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LPR: The People's Bank of China (PBOC) kept the benchmark one-year Loan
Prime Rate (LPR) unchanged at 3.85% and five-year LPR also unchanged at 4.65% on
Monday, according to a statement on its website. The PBOC has maintained the
same benchmark rates for three months after cutting one-year LPR by 20 bps and
five-year LPR by 10 bps on April 20.
LIQUIDITY: The PBOC injected CNY50 billion via 7-day reverse repos with
rates unchanged. This resulted in a net injection of CNY50 billion from reverse
repos matured, according to Wind Information. The operation aims to keep
liquidity reasonable and ample, the PBOC said on its website.
RATES: The seven-day weighted average interbank repo rate for depository
institutions (DR007) fell to 2.1523% from Friday's close of 2.2396%, Wind
Information showed. The overnight repo average decreased to 1.9341% from the
YUAN: The currency strengthened to 6.9904 against the dollar from 7.0002 on
Friday. The PBOC set the dollar-yuan central parity rate at 6.9928 on Monday,
down from 7.0043 set on Friday.
BONDS: The yield on 10-year China Government Bond was last at 2.9200%, down
from the close of 2.9500% on Friday, according to Wind Information.
STOCKS: The Shanghai Composite Index rallied 3.11% to 3,314.15. Hang Seng
Index lost 0.12% to 25,057.99.
FROM THE PRESS: The U.S. government may limit the use of the SWIFT payments
system by certain Chinese financial institutions, though it is less likely to
extend the ban to Hong Kong or mainland China entirely, the Securities Daily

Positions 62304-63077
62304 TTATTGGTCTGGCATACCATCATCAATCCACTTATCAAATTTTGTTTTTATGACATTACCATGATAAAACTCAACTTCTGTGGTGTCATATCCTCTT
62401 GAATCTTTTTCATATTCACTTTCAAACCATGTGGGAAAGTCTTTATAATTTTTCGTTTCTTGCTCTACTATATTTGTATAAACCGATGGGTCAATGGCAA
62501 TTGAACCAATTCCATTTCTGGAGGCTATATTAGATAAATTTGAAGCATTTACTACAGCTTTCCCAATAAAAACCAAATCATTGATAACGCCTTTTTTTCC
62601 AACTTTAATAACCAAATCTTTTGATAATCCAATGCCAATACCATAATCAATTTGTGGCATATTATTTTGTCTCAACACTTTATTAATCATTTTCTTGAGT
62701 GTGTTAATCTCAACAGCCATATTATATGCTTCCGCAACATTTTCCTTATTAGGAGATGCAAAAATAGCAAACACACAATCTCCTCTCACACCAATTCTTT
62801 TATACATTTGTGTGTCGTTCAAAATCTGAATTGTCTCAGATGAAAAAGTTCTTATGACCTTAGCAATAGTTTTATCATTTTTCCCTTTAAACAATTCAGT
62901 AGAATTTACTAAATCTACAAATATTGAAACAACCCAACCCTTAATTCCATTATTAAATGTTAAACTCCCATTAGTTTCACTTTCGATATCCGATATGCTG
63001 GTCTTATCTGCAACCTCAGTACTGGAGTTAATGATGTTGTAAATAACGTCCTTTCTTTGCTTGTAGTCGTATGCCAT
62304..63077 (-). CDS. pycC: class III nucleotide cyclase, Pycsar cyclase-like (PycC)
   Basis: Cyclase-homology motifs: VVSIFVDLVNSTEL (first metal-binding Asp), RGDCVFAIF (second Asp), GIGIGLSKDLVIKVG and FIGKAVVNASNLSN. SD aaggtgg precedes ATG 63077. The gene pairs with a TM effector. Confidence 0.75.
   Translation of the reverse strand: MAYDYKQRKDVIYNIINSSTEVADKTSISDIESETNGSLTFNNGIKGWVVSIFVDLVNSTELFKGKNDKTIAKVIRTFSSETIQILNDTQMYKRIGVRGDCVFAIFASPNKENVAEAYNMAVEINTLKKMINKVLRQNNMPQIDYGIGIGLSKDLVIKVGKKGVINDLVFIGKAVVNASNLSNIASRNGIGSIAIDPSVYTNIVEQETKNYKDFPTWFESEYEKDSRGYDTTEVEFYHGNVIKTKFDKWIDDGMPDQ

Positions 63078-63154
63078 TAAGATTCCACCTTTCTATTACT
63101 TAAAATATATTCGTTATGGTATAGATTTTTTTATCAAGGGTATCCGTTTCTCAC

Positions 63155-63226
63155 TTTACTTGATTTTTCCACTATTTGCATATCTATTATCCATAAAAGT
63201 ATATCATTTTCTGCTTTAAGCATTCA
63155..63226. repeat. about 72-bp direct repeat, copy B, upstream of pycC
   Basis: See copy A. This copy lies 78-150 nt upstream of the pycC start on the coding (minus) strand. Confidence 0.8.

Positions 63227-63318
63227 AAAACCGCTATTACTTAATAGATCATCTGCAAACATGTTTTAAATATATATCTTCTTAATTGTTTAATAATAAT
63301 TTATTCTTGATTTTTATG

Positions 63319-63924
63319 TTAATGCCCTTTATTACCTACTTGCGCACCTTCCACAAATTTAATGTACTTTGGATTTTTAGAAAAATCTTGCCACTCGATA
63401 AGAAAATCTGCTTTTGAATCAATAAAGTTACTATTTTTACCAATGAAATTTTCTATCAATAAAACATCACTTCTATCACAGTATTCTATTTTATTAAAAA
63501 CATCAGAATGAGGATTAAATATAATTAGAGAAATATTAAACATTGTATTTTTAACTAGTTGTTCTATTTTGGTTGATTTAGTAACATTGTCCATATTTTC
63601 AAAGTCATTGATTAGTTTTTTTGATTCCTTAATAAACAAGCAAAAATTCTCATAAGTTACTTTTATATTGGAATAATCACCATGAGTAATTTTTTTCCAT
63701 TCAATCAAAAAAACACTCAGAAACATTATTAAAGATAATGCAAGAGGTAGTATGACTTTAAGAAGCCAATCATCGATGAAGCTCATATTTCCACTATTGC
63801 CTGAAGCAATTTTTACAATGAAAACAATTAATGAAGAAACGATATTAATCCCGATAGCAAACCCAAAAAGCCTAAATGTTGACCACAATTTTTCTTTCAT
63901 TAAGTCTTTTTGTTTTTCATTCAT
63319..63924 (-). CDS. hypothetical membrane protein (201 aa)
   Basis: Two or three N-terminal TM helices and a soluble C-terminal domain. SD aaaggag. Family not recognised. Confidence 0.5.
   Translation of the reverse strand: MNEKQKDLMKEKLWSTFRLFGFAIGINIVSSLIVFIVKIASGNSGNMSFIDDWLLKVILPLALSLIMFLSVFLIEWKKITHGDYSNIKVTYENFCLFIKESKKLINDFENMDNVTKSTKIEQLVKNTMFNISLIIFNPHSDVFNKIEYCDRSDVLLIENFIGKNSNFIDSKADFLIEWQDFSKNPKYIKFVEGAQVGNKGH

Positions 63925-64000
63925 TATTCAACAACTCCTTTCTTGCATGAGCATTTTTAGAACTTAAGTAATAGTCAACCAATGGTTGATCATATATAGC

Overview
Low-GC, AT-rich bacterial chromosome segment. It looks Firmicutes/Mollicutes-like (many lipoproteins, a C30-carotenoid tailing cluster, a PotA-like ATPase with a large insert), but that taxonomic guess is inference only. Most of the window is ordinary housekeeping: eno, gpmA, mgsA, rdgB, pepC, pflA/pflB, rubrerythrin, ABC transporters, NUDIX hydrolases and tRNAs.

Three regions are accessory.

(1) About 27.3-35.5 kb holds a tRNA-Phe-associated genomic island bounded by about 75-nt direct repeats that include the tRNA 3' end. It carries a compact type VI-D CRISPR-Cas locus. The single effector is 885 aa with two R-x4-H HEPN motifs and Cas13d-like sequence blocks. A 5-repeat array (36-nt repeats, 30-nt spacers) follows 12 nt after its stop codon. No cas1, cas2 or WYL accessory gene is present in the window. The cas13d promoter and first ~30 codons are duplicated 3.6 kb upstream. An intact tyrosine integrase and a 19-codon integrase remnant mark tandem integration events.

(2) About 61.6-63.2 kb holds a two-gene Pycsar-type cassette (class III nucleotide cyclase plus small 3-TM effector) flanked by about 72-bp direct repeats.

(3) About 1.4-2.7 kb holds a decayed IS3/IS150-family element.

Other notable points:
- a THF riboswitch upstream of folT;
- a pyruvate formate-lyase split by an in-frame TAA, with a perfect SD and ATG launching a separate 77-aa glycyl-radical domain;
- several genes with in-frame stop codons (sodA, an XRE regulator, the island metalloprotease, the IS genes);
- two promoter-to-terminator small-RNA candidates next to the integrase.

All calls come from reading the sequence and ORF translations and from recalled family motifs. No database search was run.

reported citing analysts. China may also build a competitive "backup" payment
and settlement system to include the trading of energy, grain, minerals and raw
materials closely related to national security, the newspaper said citing Zheng
Liansheng, a senior researcher at the National Institution for Finance &
China must maintain the stability of the housing market by keeping
restrictions on home purchases and mortgage loans while increasing the supply of
housing, the Economic Information Daily reported citing Sheng Songcheng, a
counsellor to the Shanghai Municipal Government. Housing policies should follow
the central government's principle that "housing is for living not speculating",
even amid the epidemic, the daily said citing Song. Increasing demand for
housing in the next decade will sustain a stable market over the long term,
China is pushing towards a more unified bond market following a Sunday PBOC
announcement to allow investors to trade in both the previously disconnected
interbank and exchange bond markets, the Financial News reported citing an
unidentified central bank official. The new bond market structure promotes the
free flow of capital and smoothens the implementation of policies, the official
told the newspaper.
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